Benjamin Stecher
Benjamin Stecher, diagnosed with Parkinson's at 29, is now a patient advocate and blogger about the disease. (Photo: UHN)

Benjamin Stecher was just 29 and living in China when he was diagnosed with Parkinson's disease (PD).

"When you get it, you have it for life, and the only thing you know is that things will get worse as time goes by," says Benjamin, who is now 34.

"It's not easy figuring out how to move on with life as a young man faced with that kind of fate."

Benjamin decided to turn his diagnosis into action. He writes a blog about his life with Parkinson's and travels to research labs all over the world to meet with top scientists and doctors working on PD research.

"There is no cure for Parkinson's disease, there aren't even any treatments proven to slow progression," Benjamin writes in his blog. "These men and women have given me hope that soon enough we will have more effective treatments for this and other diseases."

Benjamin, and more than 150 other speakers and participants from 14 countries, last week attended the "Krembil Knowledge Gaps in Parkinson's: Revision vs Reconstruction" symposium in Toronto.

Addressing 'identity crisis' in field of Parkinson's disease

The symposium – a high-level brainstorming session designed to bring the top minds in PD research together to debate how best to speed up discovery, in the hopes it could lead to a disease-modifying therapeutic option for patients, as well as new treatments – was sponsored by UHN's Krembil Brain Institute.

"Knowing the clinical complexities about Parkinson's disease, knowing that we likely aren't dealing with a single disorder, can we simply make a revision in our current course of research and treatment for patients with PD, or do we need to completely reconstruct our approach in order to move forward?" asks Dr. Anthony Lang, a neurologist and Senior Scientist with the Krembil Brain Institute and Director of the Movement Disorders Clinic at Toronto Western Hospital.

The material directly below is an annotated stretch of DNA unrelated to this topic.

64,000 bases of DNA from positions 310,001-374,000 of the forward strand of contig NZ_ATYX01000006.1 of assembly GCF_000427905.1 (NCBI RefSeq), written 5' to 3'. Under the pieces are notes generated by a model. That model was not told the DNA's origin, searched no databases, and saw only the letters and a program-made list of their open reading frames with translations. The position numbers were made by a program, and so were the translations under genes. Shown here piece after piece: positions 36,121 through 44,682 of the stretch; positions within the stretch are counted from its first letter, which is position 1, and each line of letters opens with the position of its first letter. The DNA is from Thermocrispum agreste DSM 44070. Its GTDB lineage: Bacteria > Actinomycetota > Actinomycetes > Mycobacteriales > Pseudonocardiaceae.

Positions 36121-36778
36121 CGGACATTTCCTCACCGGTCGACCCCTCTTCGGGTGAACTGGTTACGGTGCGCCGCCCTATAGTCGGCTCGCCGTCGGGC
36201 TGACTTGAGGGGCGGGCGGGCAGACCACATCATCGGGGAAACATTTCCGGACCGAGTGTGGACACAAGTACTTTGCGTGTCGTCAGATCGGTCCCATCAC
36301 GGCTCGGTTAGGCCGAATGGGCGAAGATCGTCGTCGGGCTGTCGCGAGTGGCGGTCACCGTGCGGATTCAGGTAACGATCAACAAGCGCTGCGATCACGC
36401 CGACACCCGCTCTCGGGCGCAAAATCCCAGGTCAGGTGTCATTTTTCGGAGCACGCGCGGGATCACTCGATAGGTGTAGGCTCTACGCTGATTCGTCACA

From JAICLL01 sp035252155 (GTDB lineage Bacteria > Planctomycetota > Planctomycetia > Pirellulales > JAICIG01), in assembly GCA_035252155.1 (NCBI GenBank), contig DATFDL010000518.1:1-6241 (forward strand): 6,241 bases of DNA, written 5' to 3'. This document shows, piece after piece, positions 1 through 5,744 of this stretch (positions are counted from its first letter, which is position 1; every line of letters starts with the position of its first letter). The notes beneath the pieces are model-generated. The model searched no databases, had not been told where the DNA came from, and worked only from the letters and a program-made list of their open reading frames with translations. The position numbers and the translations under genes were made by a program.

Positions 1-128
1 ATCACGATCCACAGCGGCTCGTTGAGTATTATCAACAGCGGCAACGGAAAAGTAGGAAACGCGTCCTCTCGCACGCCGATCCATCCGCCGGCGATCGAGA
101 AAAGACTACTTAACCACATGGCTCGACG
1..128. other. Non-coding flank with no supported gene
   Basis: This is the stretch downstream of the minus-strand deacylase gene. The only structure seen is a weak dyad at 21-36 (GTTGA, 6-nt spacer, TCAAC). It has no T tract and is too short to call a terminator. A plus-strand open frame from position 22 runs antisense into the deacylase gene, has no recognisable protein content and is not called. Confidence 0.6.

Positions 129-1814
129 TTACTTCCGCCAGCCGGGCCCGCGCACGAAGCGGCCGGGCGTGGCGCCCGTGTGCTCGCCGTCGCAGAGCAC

"This is the big challenge now," says Dr. Lang, lead organizer of the symposium.

The event was designed to address what might be described as an "identity crisis" in the field of Parkinson's disease, says Dr. Alberto Espay, a neurologist with University of Cincinnati and a member of the symposium's steering committee.

Talks ranged from why a "one-size fits all" approach in PD won't work to re-thinking the design of clinical trials to potentially include multiple therapies, and the role of inflammation and potentially, the microbiome, in the disease. Conversation – and debate – flowed freely. 

"I'm happy to see that there are people who are willing to speak openly about what their beliefs are," says Benjamin. "There were some lively debates and comments.

"Hopefully we can have more people challenging other peoples' points of view and really push PD research forward."

According to the Global Burden of Disease study, Parkinson's is the fastest growing neurological disorder in the world. More than 12 million people worldwide will be diagnosed with PD by 2040. That's why aligning efforts among researchers right now, is key. The question is how?

Dr. Anthony Lang
Dr. Anthony Lang, a neurologist and Senior Scientist with the Krembil Brain Institute and Director of the Movement Disorders Clinic at Toronto Western Hospital, was the symposium’s lead organizer. (Photo: The Globe and Mail)

Out of 17 Phase 3 clinical trials in Parkinson's, zero have been successful.

"Why have we failed?" asks Dr. Espay? "That's what we want to know – and what we want to change.

"The answers to our most important questions depend on whether our views on Parkinson's are 'revised' or 'reconstructed.' So, the timing of this discussion is critical."

Lots of interaction and disagreements

Dr. Antonio Strafella, a neurologist and Senior Scientist with the Krembil Brain Institute, and moderator of the event, agrees.

"There has been a lot of interaction – and a lot of disagreements - at the symposium," he says. "But that's what we need, that's what is important in order to move the field toward a cure for our patients."

Benjamin will continue to advocate for Parkinson's research – and for patients like himself – while remaining optimistic about the potential for a cure one day.

"The study of the human brain, and what goes wrong with it, is our greatest and most challenging frontier," he says.

"I find myself oddly grateful to have been given front row seats in our collective journey to tackle the most difficult puzzle we have ever faced."

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